Leaving Rarotonga was sad. Partly because the day had dawned clear and hot and I wanted to be swimming, not boarding a plane back to cold old Auckland; partly because there was a man at the airport playing sad farewell songs on his ukulele.
Music had greeted us, too. Cheery, light-hearted tunes: the perfect sound- track for the scene we were stepping into, with its wall of warm, frangipani-scented night air, its bustle of taxis and transfer vans, and a frisson in the crowd of arrivals knowing they’d successfully escaped to another season.
Soon we were ensconced in a holiday home just above high tide at Titikaveka, with a lagoon sparkling in the moonlight and the sound of surf on the distant reef lulling our dreams.
We were sleeping on the southeast coast of Rarotonga, half way around the island from the airport, near a good snorkelling spot and a short drive from Muri with its restaurants and cafes. Everywhere is fairly close in Rarotonga, though. A circuit in the rental car, with plenty of stops and distractions, took an hour and a bit. That was driving slowly, as everyone does.
One diversion we took, and then decided to come back to later in the day, was to Highland Paradise, a mountain-high piece of land with glorious views that’s been restored and maintained by a local tribe.
Intricate, complicated drumming created a high-energy shimmer in the room.
We were welcomed with ceremony onto a rocky marae tucked under a canopy of big, old trees and told the site’s stories and of the significance of the sacred mountain watching over us. Then we filed into an airy hall for a feast and a show. Intricate, complicated drumming created a high-energy shimmer in the room.
Dancers, dressed in bright, multi-coloured costumes, their movements exaggerated with strategically attached feathery extensions to hips and calves and heads, exuded vitality. Singers and story-tellers revealed layers of history and pulled threads of mystery, insight and humour into the room. It was a generous experience. We drove down the dark, narrow mountain road to the coast at the end of the night with a better understanding of the land we were on.
Keen for more stories, we signed up for a few hours’ biking with Storytellers Eco-Cycle Tours. With Rebecca in the lead and Octavia in the rear, a small band of us pedalled back roads, stopping under a kapok tree for a quick lesson in natural insect repellent, banana growing and pig keeping. Whilst eating slithers of wind-fall mango, we learnt about the navigation trees. We picked our way through rows of baby pineapples to nab some low-hanging oranges; further down the road we pulled sweet berries from a laden tree and stopped again for a deep lung full of gardenia blossom scent. At a taro patch we watched for tiny fish in the wet ditches.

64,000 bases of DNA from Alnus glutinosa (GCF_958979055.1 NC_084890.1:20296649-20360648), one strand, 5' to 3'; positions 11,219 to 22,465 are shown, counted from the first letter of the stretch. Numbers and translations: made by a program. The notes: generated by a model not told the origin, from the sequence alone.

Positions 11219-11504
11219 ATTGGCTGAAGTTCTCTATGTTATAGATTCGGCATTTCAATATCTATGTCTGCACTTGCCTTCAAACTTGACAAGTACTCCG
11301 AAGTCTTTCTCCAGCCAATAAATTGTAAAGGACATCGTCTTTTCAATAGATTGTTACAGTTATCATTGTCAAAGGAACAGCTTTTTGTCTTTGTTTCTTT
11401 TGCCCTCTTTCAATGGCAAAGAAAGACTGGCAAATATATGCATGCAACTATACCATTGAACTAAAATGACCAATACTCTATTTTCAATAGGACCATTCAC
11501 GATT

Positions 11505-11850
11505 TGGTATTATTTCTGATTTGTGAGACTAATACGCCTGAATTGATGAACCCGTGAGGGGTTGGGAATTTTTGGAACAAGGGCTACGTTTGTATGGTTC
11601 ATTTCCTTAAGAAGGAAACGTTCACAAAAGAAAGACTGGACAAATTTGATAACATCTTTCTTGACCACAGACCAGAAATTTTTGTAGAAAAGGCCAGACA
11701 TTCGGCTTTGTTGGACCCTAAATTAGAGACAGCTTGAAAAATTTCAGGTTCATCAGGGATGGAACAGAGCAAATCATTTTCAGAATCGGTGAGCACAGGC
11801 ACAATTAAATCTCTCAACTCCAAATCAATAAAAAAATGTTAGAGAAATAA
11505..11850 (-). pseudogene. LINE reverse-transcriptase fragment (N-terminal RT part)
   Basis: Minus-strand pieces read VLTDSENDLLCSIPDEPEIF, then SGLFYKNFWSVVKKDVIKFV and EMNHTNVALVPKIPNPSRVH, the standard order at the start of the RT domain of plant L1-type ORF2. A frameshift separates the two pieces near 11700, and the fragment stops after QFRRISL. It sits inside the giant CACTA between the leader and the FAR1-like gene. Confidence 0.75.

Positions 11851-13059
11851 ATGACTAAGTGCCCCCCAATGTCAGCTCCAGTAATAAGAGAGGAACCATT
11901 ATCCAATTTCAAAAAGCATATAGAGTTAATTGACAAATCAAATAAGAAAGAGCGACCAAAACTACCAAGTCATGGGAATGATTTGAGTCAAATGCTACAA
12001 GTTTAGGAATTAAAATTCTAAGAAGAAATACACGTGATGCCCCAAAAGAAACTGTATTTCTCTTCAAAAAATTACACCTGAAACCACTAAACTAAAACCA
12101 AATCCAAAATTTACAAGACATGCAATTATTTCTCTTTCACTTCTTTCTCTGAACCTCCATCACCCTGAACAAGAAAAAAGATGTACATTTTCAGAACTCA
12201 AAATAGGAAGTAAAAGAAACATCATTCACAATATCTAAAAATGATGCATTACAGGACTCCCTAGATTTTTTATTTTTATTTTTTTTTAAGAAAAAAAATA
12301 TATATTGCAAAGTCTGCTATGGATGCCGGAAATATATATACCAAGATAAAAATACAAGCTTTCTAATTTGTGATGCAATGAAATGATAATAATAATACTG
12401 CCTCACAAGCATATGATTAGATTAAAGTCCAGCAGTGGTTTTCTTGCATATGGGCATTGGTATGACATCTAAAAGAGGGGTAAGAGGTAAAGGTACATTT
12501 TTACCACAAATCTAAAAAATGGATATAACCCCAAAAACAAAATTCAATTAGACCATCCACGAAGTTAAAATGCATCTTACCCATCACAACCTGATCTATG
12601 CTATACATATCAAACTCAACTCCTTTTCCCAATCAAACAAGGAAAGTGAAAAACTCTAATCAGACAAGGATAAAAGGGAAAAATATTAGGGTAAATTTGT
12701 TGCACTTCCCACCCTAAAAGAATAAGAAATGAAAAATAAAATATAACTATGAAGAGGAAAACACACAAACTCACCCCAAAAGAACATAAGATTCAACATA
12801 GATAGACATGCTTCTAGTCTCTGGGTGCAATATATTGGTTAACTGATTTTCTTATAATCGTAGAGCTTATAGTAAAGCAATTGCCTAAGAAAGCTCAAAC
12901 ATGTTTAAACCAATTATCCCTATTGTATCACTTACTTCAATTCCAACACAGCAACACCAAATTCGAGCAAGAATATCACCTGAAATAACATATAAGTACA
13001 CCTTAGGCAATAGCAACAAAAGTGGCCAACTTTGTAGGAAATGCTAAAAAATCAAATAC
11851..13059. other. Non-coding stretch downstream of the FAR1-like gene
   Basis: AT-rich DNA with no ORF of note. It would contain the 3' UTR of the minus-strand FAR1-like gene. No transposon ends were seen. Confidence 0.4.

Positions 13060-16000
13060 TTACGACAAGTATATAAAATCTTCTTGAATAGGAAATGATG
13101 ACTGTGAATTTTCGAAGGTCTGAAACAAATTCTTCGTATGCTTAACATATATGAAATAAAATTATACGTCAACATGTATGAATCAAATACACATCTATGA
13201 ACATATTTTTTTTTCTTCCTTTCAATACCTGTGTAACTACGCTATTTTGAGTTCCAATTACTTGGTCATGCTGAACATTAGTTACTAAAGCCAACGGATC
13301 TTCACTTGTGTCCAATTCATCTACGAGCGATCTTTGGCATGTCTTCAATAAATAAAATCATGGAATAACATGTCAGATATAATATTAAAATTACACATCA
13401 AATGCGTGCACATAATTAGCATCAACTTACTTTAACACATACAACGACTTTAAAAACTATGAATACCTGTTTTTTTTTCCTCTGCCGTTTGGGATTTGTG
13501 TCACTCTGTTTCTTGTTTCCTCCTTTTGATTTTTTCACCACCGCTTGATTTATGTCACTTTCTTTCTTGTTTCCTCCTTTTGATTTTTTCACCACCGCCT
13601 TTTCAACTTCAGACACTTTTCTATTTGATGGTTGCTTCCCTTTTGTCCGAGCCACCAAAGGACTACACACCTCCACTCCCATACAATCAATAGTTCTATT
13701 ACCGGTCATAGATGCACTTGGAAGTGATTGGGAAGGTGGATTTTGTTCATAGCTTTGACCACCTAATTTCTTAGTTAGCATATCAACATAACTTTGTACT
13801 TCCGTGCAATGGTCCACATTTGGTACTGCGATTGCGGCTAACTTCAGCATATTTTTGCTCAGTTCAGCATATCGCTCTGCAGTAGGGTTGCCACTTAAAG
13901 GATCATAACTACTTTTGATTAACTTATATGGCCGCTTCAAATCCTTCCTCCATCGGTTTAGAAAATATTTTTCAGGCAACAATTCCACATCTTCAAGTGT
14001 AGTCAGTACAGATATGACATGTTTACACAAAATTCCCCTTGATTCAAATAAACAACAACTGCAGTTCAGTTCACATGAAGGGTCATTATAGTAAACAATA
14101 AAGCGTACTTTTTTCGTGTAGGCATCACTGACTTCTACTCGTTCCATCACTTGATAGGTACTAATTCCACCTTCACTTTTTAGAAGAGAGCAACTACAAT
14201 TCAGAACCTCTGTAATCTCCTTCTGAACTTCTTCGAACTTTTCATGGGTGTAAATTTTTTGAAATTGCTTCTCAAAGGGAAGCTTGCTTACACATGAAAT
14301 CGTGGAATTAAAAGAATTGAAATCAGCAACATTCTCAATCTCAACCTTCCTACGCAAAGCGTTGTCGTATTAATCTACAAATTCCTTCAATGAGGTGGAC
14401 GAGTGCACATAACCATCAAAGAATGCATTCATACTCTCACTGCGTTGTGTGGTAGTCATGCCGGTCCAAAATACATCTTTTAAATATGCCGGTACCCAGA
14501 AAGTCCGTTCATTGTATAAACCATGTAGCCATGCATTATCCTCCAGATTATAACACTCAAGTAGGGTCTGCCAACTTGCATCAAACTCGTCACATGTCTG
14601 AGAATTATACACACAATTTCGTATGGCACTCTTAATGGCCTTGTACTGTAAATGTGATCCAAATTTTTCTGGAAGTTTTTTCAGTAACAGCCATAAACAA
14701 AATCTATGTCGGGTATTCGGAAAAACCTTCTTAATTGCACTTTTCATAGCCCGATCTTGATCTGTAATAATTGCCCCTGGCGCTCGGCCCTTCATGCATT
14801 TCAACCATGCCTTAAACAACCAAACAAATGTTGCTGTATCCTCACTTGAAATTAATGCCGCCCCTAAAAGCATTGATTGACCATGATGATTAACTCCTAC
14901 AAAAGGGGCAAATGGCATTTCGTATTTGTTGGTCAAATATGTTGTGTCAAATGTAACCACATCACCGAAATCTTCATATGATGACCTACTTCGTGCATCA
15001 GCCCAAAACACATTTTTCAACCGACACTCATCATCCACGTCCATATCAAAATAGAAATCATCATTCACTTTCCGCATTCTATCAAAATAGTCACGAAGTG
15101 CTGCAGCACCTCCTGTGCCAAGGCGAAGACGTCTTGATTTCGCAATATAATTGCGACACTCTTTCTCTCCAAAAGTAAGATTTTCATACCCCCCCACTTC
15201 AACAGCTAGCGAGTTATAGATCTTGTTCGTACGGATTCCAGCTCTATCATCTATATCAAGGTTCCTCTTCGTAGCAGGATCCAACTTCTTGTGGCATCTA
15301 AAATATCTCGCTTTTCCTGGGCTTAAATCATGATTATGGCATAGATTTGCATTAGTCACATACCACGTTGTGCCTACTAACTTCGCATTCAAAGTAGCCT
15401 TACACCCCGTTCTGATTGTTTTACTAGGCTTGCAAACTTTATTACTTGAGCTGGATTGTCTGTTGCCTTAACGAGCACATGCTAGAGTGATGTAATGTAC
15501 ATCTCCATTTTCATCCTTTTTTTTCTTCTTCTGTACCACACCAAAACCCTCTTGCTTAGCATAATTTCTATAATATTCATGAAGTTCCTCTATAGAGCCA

Children’s singing rang clear across a school’s back field. Hens with flocks of chicks, tethered goats, fat pigs and slobbering dogs braved the midday sun. We rode single file past road repair machinery and men placing traffic cones, leaning on shovels, peering into pot holes. One guy, holding a water-divining tool, walked a straight line; he was looking for the pipes, he said.
It was a glorious moment, that plunge out of the hot day into the freshwater cold.
Hearing what it’s like to live here, how families manage, how people relate to the land and to each other, would have been the highlight of this tour, but there was more to come.
Up a rough road, through a patch of bush to a small stream, we followed the leader up a rocky path to a small, deep pool under a waterfall. It was a glorious moment, that plunge out of the hot day into the freshwater cold. Revived, we cycled back to the coast to a piece of shade and a picnic lunch: homemade pies, sweet potato chunky chips and salads made by Rebecca’s aunt.
She probably grew the vegetables for our salads, but if she had an excess, chances are Aunty was at the Saturday morning Pananga Nui markets, where everyone seems to be, stocking up on fresh food, craft, clothing and souvenirs. It is a hum of colour and noise.
In the afternoon, peace descended. We found our way to the colourful Maire Nui gardens, where tropical plants shone luminous and vivid. It was warm, despite rain, so we headed back to our holiday home and pushed the kayaks out from under the deck into the lagoon. The water was still and coral and fish were clearly visible. Inspired, we donned snorkels and masks. It was fun, but more satisfying the following day, when we joined Captain Tama’s Lagoon Cruise that took us out to a marine reserve.
There, fish were unafraid of human intruders. Bright blue, peachy orange, striped, spotted, snouty and frilly, the fish came in so many shapes and shades that it was almost comical. Funny, too, were the crew who were adept at managing and encouraging swimmers of varying confidence and hosted lunch on an offshore island with lashings of charm.
After a couple of nights at the self-contained Hawaiki Villas, we switched to a low-key resort for a different experience; settling into Manuia Beach Resort, with its infinity pool, sandy-floored beach-side restaurant and shady gardens, all of which we turned our backs on each evening to watch brilliant sunsets.
Cocktails in hand, of course.
With the honeymooners, the English couple on their way around the world and the Australians away from the kids for the first time, we stood watching the sun go down, marvelling at the riot of colour in the sky. In the low light, the hibiscus flowers glowed. We talked about our days, recommending tours, beaches, coffee options, restaurants. We agreed, it’s an extremely easy place to be.
Reported by Kate Forrest for our AA Directions Autumn 2019 issue